When is the last time you tried something new? Was it scary or exhilarating? Or a little of both?
It’s one thing to try a new dish or a new route home. But what about trying a new line of work? My mother likes to remind me that near the top of the list of things “people dread most” are moving and starting a new job – and that I do both on a fairly regular basis.
This is typical among Renaissance Souls – those of us that have interests in too many things to pick just one. In fact, in the past 10 years I have had at least seven jobs that many choose as their life careers. And they weren’t all exactly related. What do a park ranger, a math tutor, a physical therapist and an anatomy instructor all have in common? Me.
You’d think that I’d eventually get over the fear of trying something new. Unfortunately, that’s not the case. Will Keim, in his book “The Education of Character,” reminds us that “Everyone is a Freshman at something,” but I wonder: does it get any easier with the wisdom of age?
Today, as I made some concrete moves to add a new interest to my repertoire, I asked myself what knowledge I had gained in all of my “freshman” attempts. The answer I kept returning to: role-playing. I know – not what you were thinking. But hear me out.
Though talking about ideas to friends helps, role-playing the actual conversation is where I really start to build confidence. Let me give some examples.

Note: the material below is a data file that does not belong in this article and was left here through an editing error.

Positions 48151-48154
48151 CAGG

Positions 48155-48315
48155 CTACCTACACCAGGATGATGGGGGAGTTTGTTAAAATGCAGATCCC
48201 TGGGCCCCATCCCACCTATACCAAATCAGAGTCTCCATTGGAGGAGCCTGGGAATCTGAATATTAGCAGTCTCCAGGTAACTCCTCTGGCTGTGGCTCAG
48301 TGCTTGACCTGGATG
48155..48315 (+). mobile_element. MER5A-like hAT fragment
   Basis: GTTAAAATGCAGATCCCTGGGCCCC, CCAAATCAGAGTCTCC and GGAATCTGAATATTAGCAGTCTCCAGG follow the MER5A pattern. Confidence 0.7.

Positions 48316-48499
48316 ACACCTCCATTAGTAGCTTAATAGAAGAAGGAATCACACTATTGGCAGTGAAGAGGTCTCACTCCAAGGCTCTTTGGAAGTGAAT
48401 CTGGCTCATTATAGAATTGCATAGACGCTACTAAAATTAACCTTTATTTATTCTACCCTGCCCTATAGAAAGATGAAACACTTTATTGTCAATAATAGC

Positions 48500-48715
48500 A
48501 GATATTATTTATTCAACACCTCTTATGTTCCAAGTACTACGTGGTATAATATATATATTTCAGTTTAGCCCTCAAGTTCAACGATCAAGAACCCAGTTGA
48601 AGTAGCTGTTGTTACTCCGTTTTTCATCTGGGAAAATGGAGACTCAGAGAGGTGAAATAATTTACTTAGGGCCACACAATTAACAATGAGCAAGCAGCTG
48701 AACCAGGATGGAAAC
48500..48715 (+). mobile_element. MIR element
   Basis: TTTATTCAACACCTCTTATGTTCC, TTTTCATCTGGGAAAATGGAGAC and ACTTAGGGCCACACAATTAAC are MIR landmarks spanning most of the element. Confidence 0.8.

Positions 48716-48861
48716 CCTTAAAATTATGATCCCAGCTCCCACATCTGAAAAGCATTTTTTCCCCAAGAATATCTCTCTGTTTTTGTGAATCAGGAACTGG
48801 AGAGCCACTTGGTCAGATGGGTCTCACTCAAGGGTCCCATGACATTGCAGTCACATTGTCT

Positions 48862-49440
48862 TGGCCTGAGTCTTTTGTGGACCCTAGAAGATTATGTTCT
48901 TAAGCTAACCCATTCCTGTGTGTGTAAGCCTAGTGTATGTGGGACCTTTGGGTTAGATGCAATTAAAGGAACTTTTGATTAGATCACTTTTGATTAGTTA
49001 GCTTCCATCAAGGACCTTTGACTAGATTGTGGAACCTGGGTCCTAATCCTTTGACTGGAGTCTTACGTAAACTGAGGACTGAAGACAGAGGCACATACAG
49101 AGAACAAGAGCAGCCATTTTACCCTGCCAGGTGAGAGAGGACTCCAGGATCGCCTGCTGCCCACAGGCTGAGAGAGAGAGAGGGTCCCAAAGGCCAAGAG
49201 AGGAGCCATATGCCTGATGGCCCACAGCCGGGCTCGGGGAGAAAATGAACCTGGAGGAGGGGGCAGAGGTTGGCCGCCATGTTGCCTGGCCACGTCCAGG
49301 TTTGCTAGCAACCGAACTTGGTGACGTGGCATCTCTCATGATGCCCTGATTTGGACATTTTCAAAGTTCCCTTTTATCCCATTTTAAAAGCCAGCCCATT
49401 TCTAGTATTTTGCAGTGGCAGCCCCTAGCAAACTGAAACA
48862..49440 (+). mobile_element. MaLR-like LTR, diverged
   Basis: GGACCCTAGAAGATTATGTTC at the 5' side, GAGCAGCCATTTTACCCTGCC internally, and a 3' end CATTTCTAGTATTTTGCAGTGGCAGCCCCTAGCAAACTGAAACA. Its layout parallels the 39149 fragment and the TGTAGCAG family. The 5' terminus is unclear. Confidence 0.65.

When I wanted to start tutoring math, my biggest fear was calling a high school guidance office to tell them about my services only to stumble over my words or not know what to say at all. As I fretted over this, one friend said to me, “Okay – so I’ll be the Guidance Counselor – let’s go. Ring, ring. Good morning, high school guidance office, can I help you?” And with that, I had my first role-playing conversation. Yes, I stumbled over the words. But I got to do it over, and after a couple tries I had down what I was going to say. I made the first real call, was successful, and then the rest were a piece of cake.
When I decided to go back to work as a physical therapist after being out of the field for 10 years, I worried that no one would want me. After all, I’d left the field only three months after getting my degree in it. This time, I didn’t need a friend to play the role of potential employer. As I drove in my car one day, I played both roles. I practiced until I had it down – until I could clearly answer the inevitable question of why I left and why I wanted to return. Then I made the call. Then another. A week later, I had a job.
So take some time and think about some of your recent “freshman” experiences and what wisdom you’ve gained from your attempts. And if you haven’t had any “freshman” experiences lately, I think it’s time:)